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      Abstract: Abstract User’s expectations contribute to the maintenance of problematic use of online gaming (OG), social networking (SN), and online pornography (OP). Since an instrument to assess use expectations across applications is lacking, this study aimed at developing and testing such a questionnaire. It consists of a general module (GM), which includes expectations relevant to all three applications, and three application-specific modules. A pilot and a validation study were conducted with 2880 German adults. We conducted item analyses, exploratory factor analyses (EFA), exploratory structural equation modelling, and correlation analyses. The EFA revealed six factors for the GM and two factors for each specific module. The GM demonstrated measurement invariance between applications. The instrument showed excellent psychometric properties, indicating its suitability for assessing expectations concerning the use of OG, SN, and OG reliably and validly. It could be helpful for treating patients with problematic use of the applications and investigating the role of the relevant expectations.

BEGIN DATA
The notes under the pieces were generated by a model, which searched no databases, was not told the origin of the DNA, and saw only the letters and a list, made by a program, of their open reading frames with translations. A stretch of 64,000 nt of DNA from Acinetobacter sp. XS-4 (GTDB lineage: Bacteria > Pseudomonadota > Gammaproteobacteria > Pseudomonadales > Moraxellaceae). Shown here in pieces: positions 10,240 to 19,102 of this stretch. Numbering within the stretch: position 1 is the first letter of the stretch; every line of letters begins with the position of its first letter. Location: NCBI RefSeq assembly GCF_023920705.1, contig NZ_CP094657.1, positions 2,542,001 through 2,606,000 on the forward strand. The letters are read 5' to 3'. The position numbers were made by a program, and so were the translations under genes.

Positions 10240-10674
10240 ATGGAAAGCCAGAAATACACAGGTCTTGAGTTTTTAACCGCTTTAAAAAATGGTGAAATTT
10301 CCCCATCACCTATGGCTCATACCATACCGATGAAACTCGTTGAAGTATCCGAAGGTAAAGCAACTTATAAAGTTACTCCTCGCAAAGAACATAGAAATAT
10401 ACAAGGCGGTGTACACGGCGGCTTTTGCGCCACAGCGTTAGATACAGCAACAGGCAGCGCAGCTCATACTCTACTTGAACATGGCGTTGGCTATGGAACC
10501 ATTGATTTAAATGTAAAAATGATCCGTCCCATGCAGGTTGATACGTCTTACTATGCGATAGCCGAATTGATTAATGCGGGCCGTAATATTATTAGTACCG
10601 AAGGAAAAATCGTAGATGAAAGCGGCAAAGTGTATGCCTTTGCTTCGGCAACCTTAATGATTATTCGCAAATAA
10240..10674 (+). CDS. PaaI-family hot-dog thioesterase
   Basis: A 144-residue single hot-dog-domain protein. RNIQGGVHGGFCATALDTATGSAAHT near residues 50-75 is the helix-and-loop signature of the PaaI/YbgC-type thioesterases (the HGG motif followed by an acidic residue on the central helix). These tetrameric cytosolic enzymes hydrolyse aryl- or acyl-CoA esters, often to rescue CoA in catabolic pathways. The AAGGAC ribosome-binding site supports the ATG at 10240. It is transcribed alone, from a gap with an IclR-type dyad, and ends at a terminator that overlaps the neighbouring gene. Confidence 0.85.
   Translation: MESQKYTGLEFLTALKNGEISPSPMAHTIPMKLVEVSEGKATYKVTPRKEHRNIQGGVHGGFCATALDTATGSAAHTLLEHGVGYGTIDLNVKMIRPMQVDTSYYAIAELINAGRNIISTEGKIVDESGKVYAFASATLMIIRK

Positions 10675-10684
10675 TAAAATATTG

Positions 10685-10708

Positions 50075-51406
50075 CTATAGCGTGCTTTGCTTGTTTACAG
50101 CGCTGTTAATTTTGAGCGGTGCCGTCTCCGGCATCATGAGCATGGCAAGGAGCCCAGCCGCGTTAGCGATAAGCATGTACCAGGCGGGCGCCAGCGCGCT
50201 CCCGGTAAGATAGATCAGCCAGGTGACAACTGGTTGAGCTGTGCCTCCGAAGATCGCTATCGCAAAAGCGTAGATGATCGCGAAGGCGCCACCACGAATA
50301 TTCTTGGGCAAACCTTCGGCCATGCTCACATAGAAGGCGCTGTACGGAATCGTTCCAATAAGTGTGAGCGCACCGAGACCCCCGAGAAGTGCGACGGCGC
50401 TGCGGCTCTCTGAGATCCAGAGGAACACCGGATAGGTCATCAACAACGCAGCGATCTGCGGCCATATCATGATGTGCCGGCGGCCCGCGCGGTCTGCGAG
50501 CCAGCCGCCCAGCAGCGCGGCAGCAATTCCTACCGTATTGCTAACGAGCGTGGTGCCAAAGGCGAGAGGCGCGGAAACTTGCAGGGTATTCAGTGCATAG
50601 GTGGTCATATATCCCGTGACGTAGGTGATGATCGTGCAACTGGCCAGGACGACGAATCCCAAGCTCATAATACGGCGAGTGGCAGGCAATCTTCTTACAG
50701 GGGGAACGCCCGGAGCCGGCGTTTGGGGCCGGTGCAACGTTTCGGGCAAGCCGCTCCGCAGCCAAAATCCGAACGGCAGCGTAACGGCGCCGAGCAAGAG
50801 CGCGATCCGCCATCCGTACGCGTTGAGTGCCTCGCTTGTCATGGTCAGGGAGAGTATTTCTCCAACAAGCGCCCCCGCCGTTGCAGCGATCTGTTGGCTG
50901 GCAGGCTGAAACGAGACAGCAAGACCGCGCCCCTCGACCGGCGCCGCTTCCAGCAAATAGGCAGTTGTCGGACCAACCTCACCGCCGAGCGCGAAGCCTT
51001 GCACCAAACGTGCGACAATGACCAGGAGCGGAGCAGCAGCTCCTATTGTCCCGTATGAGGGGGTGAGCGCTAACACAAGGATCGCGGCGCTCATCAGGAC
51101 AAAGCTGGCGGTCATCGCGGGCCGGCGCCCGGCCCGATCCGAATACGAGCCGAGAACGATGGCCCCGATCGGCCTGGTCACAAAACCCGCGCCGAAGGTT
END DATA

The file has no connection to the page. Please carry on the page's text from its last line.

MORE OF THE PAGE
PubDate: 2023-01-30
       
  • A Validity Reassessment of the Recovery Experience Questionnaire with Two
           Extended Confirmatory Factor Analyses